The Roman Catholic missions in the Ottoman Empire successfully served the local communities due to their educational and healthcare institutions. The missionary education consisted of the education of the French clergy on local populations, the Catholic education of the local clergy (i.e., Greek and Slavic Catholics), and the schooling of children. According to Fr. D’Alzon, the only path to achieving the union was through education. In Le Directoire (1859) he wrote: “Teaching is one of the most powerful ways of fulfilling the desire to make the Kingdom of Jesus Christ come.”4
Between their passion for knowledge and their ultramontane zeal, the Assumptionists believed in modern education. Their educational establishments included seminaries, schools, alumnates, orphanages, parishes for other rites, and noviciates. Moreover, they played a significant role in advancing knowledge transfer through their pilgrimage organizations, research, and publications on Byzantine and Ottoman culture and history.
The educational endeavors of the Assumptionist and Oblate missions in the Ottoman Empire were not solely instrumental in advancing the Vatican’s campaign to unify Eastern churches under Rome and promoting France’s cultural influence over Eastern Christians. Thus, I argue here that the missionary activities were propelled not only by these geopolitical dimensions but by a more expansive goal: establishing a religious-cultural bridge. This bridge aimed to foster mutual understanding and provide a foundational platform for dialogue between the Eastern Christians and Rome, as well as between the Ottoman Orient and Europe.
To encourage the return of Eastern Christians, a strategic approach involved providing them with qualified ministers who possessed both doctrinal knowledge and piety. The objective was to persuade them to embrace the desired unity. Moreover, it was deemed essential to familiarize them with Catholic wisdom and a Catholic lifestyle in a manner congruent with their national character.5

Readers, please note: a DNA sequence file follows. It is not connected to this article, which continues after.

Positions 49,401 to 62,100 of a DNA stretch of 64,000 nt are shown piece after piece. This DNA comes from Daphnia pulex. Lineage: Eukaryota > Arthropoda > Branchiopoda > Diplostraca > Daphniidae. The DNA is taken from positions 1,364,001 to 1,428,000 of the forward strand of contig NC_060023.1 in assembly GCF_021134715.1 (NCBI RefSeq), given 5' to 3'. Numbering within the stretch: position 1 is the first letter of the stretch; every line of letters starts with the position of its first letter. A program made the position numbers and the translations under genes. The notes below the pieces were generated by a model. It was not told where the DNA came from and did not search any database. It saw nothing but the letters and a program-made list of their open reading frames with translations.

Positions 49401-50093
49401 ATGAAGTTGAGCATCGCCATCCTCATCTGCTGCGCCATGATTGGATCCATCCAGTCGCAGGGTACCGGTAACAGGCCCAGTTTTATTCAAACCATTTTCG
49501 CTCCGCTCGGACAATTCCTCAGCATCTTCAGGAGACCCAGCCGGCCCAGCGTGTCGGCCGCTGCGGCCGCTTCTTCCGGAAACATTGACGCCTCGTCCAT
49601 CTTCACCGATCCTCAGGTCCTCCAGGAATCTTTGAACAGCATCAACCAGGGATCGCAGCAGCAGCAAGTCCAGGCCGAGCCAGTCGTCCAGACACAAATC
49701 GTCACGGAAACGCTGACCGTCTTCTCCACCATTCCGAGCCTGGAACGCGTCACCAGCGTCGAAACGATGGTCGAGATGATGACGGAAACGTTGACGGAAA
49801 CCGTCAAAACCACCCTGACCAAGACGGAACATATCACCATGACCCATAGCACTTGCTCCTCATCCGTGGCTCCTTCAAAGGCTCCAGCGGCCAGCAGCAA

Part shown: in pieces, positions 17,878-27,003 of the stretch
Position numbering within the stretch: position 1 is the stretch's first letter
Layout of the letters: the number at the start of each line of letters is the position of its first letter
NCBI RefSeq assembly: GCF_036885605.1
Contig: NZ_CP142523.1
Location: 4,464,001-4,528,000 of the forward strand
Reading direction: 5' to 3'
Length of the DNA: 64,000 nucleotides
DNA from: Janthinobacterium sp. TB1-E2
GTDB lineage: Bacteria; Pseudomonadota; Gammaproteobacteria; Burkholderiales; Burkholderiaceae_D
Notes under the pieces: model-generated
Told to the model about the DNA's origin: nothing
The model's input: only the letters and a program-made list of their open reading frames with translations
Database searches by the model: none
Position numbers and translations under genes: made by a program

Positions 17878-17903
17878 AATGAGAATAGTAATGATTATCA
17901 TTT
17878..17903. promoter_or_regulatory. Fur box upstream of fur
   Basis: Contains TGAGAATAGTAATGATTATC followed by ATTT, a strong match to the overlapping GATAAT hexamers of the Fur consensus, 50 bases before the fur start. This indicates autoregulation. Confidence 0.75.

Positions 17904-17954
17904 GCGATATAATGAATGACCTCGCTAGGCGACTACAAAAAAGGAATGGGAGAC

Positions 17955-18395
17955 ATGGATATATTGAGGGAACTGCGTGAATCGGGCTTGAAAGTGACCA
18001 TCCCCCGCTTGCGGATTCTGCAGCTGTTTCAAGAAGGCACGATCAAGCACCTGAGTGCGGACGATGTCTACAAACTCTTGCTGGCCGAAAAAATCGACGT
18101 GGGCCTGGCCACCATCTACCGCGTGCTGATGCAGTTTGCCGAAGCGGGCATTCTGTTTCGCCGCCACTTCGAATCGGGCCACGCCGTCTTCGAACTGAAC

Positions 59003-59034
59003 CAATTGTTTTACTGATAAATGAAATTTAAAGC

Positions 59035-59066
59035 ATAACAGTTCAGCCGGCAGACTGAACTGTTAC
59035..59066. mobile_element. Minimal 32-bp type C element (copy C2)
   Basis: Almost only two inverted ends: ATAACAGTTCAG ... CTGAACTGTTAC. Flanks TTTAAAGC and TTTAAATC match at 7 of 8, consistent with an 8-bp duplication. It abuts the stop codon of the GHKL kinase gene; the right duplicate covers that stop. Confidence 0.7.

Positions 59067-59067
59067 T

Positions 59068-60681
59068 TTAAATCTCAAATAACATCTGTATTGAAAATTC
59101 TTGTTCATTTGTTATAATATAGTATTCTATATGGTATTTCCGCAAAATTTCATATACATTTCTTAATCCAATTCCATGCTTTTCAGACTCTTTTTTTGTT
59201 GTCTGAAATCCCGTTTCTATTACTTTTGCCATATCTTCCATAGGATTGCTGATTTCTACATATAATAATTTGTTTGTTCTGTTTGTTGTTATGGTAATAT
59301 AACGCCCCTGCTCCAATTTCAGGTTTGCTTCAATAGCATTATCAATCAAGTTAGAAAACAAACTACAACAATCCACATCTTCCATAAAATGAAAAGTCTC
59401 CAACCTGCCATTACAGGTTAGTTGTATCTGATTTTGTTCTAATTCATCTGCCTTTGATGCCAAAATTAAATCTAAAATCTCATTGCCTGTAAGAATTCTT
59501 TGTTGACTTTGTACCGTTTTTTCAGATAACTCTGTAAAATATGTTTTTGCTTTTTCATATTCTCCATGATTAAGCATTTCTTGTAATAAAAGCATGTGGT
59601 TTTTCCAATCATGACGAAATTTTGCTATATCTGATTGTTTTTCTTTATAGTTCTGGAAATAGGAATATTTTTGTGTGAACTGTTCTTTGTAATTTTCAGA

The Congress of Jerusalem in 1893, guided by Leo XIII, served as a platform for significant discussions on Eastern rites. It reflected the Catholic Church’s intentions of fostering connections with the Orthodox Churches. The presentation of the Western (and Roman Catholic) lifestyle was a way to connect the Eastern and Western populations. Thus, the education of the Assumptionists in local communities, the education of local clergy, and the research on Byzantine and Ottoman history, all of which were crucial to building this bridge, occurred in the seminaries. The seminaries were where the Eastern clergy and Latin adherents interacted and were involved in the congregation’s work to expand Catholicism.
Leo XIII encouraged the Assumptionists to expand their influence to the Anatolian side of the city. The Seminary of Saint Leo, established in Kadıköy, Istanbul, in 1895, stood out as a significant Assumptionist seminary. The primary goal was to cater to the needs of the local Latin and Greek communities to improve interaction between the two groups.6 The seminary primarily functioned as a college of professors entrusted with the responsibility of educating indigenous (i.e., Greek) priests who worked specifically with the Greek and Slavic communities while serving as a place of education for the French clergy on Greek and Slavic language(s), histories, and cultures. For instance, in the dining halls, the clergy were encouraged to use Greek or Bulgarian for readings and conversations.7